- While analysts at UBS see more pain ahead, it's not as many closures as the investment bank had initially projected about a year ago.
- UBS is now projecting between 40,000 to 50,000 retail stores in the United States closing over the next five years, down from the 80,000 closures it previously forecasted.
A pandemic shakeup in 2020 led to a surge in store closures, coupled with dozens retailers filing for bankruptcy, which emptied out shopping malls and left vacancies scattered along the streets major markets including New York City.
The aftermath, though, was a temporary relief from closures, as companies took the chance in 2020 to quickly slim down their store counts when consumers were holed up at home. In fact, in 2021, retailers reported net store openings, marking a sudden reversal from years of net declines. Companies seized the opportunity to take advantage of cheap rents and an eagerness among Americans to get out and shop again.
While analysts at UBS see more pain ahead, it's not as many closures as the investment bank had initially projected about a year ago.
Brick-and-mortar shops have proven to serve a critical role for retailers' businesses during the Covid pandemic, the bank said in a new report on Wednesday, and retail sales growth has remained strong, in part due to rising inflation. This all bodes well for the future of physical stores, according to UBS retail analyst Michael Lasser.
UBS is now projecting between 40,000 to 50,000 retail stores in the United States closing over the next five years, down from the 80,000 closures it previously forecasted. That's out of about 880,000 total retail stores that the firm tracks nationwide, excluding gas stations.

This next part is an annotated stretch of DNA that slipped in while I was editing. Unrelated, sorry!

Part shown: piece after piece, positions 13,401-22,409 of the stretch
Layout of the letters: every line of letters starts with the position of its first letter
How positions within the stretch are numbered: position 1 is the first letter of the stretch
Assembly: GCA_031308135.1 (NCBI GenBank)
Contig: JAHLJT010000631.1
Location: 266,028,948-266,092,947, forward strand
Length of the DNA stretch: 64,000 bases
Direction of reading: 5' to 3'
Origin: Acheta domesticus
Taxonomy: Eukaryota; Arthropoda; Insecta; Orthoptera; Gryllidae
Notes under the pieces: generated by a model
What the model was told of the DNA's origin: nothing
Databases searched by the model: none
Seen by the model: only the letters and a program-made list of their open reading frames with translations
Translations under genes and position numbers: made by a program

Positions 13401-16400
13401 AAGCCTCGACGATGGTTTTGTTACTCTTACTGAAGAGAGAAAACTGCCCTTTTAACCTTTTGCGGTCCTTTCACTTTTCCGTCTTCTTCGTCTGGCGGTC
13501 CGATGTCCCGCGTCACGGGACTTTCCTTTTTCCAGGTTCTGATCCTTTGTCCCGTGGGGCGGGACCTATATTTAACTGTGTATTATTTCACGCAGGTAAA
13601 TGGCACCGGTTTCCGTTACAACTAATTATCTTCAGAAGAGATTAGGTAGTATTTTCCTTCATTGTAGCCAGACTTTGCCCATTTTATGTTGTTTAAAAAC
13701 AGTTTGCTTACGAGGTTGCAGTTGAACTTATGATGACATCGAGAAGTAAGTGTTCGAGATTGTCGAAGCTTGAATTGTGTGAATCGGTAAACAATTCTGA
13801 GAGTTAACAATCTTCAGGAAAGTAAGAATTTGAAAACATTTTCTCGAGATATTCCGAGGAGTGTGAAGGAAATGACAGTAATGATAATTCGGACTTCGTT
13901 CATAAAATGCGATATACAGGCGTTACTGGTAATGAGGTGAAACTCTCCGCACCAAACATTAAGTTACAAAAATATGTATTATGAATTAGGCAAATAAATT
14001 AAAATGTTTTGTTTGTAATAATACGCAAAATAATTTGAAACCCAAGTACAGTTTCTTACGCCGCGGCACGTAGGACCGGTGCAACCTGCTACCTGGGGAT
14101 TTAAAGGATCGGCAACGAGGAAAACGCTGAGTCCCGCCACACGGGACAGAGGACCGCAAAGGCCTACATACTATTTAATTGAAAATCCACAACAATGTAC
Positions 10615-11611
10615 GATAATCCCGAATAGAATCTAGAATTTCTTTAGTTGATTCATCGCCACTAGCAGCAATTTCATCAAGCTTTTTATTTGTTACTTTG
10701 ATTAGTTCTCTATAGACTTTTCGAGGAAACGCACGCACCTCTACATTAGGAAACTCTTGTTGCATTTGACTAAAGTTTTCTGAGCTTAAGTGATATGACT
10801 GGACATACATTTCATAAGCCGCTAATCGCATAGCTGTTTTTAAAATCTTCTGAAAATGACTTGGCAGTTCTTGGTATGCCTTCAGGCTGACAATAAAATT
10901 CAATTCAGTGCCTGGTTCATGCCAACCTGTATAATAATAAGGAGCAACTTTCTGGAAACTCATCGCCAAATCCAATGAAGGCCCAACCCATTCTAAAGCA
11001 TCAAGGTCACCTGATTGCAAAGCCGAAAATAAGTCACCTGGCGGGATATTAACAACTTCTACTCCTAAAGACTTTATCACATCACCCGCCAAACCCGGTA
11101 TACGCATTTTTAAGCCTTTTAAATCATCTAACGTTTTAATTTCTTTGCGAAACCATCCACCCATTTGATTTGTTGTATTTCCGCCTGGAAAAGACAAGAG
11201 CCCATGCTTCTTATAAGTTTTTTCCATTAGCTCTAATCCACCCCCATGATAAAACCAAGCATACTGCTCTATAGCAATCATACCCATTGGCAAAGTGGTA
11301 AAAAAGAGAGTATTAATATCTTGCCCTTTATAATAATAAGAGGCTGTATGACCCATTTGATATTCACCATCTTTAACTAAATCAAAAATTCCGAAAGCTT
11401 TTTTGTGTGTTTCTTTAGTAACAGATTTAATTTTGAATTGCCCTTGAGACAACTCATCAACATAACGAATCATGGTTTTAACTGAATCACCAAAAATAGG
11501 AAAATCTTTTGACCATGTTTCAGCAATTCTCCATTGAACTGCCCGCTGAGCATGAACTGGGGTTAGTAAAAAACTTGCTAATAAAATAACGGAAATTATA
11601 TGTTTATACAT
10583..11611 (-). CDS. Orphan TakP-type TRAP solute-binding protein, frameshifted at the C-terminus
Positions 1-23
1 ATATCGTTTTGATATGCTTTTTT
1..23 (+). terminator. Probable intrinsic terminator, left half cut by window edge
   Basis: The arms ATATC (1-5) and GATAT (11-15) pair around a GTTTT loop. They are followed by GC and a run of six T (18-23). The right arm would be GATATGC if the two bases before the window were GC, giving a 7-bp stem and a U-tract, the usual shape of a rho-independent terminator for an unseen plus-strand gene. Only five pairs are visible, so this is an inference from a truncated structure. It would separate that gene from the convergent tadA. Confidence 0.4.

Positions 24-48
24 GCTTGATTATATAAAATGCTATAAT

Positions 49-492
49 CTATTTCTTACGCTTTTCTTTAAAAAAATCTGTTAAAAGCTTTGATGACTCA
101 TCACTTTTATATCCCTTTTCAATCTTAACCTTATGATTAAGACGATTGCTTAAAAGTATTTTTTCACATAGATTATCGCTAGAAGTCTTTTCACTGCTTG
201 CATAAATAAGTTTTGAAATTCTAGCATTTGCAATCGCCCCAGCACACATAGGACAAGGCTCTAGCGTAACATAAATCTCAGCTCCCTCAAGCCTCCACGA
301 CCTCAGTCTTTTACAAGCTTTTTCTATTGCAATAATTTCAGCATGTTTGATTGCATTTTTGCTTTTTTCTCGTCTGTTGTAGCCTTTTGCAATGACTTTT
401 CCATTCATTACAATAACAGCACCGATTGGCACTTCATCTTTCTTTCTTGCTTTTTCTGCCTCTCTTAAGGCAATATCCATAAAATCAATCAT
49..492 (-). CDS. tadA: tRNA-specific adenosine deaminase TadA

This estimate assumes that U.S. retail sales grow about 4% annually, moving forward, and that e-commerce sales as a percentage of total retail sales grows to 25% by 2026, from 18% in 2021, Lasser said in the report.
UBS sees the most closures shaking out among clothing and accessories retailers, consumer electronics businesses and home furnishing chains, or about 23,500 cumulatively within these categories by 2026.
Traditional shopping malls remain at higher risk for closures than neighborhood strip centers, the firm said. That's in large part because shopper traffic to malls, often anchored by department store chains, has been pressured in recent years as consumers favor quick trips to stores closer to where they live.
According to Lasser and his team, there is still about 58 square feet of shopping center space per household in the U.S., as of 2021. While that's down from the 62 square feet per household in 2010, it's above 55 square feet in 2000 and 49 square feet in 1990.
As consumers shift more of their spending onto the web, it only makes sense that that number would shrink, Lasser explained.
So far this year, retailers' plans to open new locations are far outpacing their plans to shutter shops. Tracking data by Coresight Research show U.S. retailers having announced just 1,385 store closures, compared with a whopping 3,694 openings, as of April 1.
The store growth is being driven by dollar chains and discount stores, like Dollar General and TJX – and also by a wave of so-called digitally native companies that started on the internet but are now seeking acquiring new customers via bricks and mortar. Some examples include Warby Parker, Allbirds, Vuori, Brooklinen and Fabletics.
UBS, which releases these closely followed, deep-dive store closure reports every few years, said that the number of shopping centers in the U.S. reached a peak of 115,000 last year, up from 90,000 in 2000, despite a continued acceleration in e-commerce.